Abel Personnel Inc. has 300 to 350 employees on assignment throughout the region at any given time.
That means people are working and employers have temporary and permanent positions filled.
But what’s most important to Deborah Abel-Millman, president of the Swatara Township-based recruitment and staffing firm, is reputation.
No, not the fact that Abel — started by her parents in 1969 — is celebrating 45 years in business.
She takes pride in having recruiters not bound by numbers who are spending necessary time with job seekers. They are learning about work histories, skills and goals and then matching candidates with applicable companies.
“Our goal isn’t to be the biggest. It is to do the best job,” said Abel-Millman, who has led the company since 2000 and helped diversify and grow it to where it is today.
Abel finished 2013 with $7.6 million in revenue. That’s nearly 100 percent growth since 2010.
‘We didn’t send bodies’
Understanding where a prospective employee is coming from and what that person hopes to find in the job market — while finding the right fit for employers, which might lead to permanent employment — builds loyalty, Abel-Millman said.
“I think our strength is personal relationships,” she said.
That’s what Abel has always been about, said 81-year-old Barbara Isaacman, who was hired by the company a few months after it was founded and retired in 2010.
“We didn’t send bodies. We sent qualified people,” she said.
That meant doing their homework — testing skills, checking references — and spending up to an hour with each applicant.
“That’s what made us successful,” Isaacman said. “I think employers realized we cared about who we were sending.”
Employers echoed that statement.
“They’ve done a great job of sending us people that are really skilled in areas we’re looking to fill,” said Brad Kohler, director of operations for Magellan Health Services.
Magellan, which has an office in Lower Paxton Township, predominantly needs call center and eligibility determination positions for Pennsylvania’s PACE program. It has used Abel for about 10 years.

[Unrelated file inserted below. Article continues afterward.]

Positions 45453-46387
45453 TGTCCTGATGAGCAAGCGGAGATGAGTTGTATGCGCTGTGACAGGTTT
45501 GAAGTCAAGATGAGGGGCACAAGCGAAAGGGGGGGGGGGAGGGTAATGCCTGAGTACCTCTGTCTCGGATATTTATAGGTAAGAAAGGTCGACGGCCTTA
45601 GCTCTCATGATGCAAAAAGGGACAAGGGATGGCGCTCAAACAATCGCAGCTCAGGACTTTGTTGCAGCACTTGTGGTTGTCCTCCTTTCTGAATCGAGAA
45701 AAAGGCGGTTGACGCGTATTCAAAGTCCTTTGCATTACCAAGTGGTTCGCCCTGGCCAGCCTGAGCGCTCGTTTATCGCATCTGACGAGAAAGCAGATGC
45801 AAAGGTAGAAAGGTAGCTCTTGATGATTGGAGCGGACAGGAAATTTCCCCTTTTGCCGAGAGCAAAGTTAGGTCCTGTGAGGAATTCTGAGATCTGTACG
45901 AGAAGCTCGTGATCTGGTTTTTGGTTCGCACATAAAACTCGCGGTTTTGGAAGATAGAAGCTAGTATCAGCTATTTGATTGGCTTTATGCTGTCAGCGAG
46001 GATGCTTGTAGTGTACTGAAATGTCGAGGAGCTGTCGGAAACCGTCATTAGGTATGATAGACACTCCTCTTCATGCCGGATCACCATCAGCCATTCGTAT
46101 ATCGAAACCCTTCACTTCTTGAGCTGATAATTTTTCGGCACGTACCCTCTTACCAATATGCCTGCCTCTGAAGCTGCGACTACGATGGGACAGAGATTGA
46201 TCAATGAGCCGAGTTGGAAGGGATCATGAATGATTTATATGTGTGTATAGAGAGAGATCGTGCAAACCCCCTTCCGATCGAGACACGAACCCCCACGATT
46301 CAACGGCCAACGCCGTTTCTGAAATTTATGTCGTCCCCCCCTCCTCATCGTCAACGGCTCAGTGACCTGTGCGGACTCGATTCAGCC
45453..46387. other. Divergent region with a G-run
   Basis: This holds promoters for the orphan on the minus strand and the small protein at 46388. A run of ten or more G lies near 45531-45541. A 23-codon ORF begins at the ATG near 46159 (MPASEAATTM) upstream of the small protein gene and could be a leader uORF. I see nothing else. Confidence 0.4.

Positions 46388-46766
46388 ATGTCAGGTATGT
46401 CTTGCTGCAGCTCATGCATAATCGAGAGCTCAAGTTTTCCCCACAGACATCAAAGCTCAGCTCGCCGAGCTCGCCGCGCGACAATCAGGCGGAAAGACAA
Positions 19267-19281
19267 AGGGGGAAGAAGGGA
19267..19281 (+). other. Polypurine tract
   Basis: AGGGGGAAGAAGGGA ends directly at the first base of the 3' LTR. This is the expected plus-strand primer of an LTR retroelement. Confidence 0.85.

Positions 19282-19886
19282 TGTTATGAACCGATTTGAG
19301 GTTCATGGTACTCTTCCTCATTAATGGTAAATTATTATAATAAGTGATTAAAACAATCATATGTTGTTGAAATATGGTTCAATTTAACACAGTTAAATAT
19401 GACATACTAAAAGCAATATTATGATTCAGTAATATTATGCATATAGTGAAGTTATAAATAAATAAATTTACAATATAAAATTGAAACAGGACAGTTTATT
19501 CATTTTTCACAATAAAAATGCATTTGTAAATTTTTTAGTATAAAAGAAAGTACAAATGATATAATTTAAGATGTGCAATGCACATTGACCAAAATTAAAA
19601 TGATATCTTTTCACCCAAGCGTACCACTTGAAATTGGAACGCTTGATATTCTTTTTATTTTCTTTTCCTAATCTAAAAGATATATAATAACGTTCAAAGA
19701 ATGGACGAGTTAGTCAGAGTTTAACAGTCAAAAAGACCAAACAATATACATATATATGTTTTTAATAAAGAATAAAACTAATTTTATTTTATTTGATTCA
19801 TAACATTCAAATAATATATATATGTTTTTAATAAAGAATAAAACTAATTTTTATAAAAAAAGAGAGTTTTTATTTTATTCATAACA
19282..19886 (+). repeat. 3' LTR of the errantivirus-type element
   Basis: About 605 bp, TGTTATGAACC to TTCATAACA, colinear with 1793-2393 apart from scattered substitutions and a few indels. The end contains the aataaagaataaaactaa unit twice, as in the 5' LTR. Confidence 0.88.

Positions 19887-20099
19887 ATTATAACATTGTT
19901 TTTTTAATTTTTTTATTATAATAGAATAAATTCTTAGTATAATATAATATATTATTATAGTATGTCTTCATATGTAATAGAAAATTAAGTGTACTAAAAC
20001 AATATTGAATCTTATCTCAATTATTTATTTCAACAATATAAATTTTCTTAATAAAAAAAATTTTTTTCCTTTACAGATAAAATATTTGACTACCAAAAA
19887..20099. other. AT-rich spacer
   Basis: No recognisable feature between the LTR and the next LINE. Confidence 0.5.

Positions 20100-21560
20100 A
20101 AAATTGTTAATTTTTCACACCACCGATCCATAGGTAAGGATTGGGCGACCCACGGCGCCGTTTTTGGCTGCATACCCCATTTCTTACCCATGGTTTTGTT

“They do a very good job of prescreening and preparation. They understand the work we’re doing,” Kohler said.
Turnover rates are lower than when Magellan was handling external hires, he said. That has reduced training costs and provided more stability for the company.
In the beginning, Abel worked exclusively on placing candidates in permanent positions. There were no answering machines or voicemail, so scheduling candidate interviews meant constant calls in hopes they would answer.
To ensure connections were being made, Abel transitioned in the 1970s to temporary employment opportunities for candidates. This way, recruiters could reach workers about other jobs.
As times changed and the business environment evolved, demand for temporary, contract and temporary-to-permanent placements became more of the norm, Abel-Millman said.
Today, the firm, which focuses primarily on first-shift office and professional staffing jobs, sees about 90 percent temporary jobs. Customer service positions are a strong area for Abel.
“A lot is temp-to-perm (jobs),” she said.
But with strong placements, about 60 percent of those jobs end up being permanent, she added: “You have to send a good person and they have to have the skills.”
Good personality doesn’t hurt, either.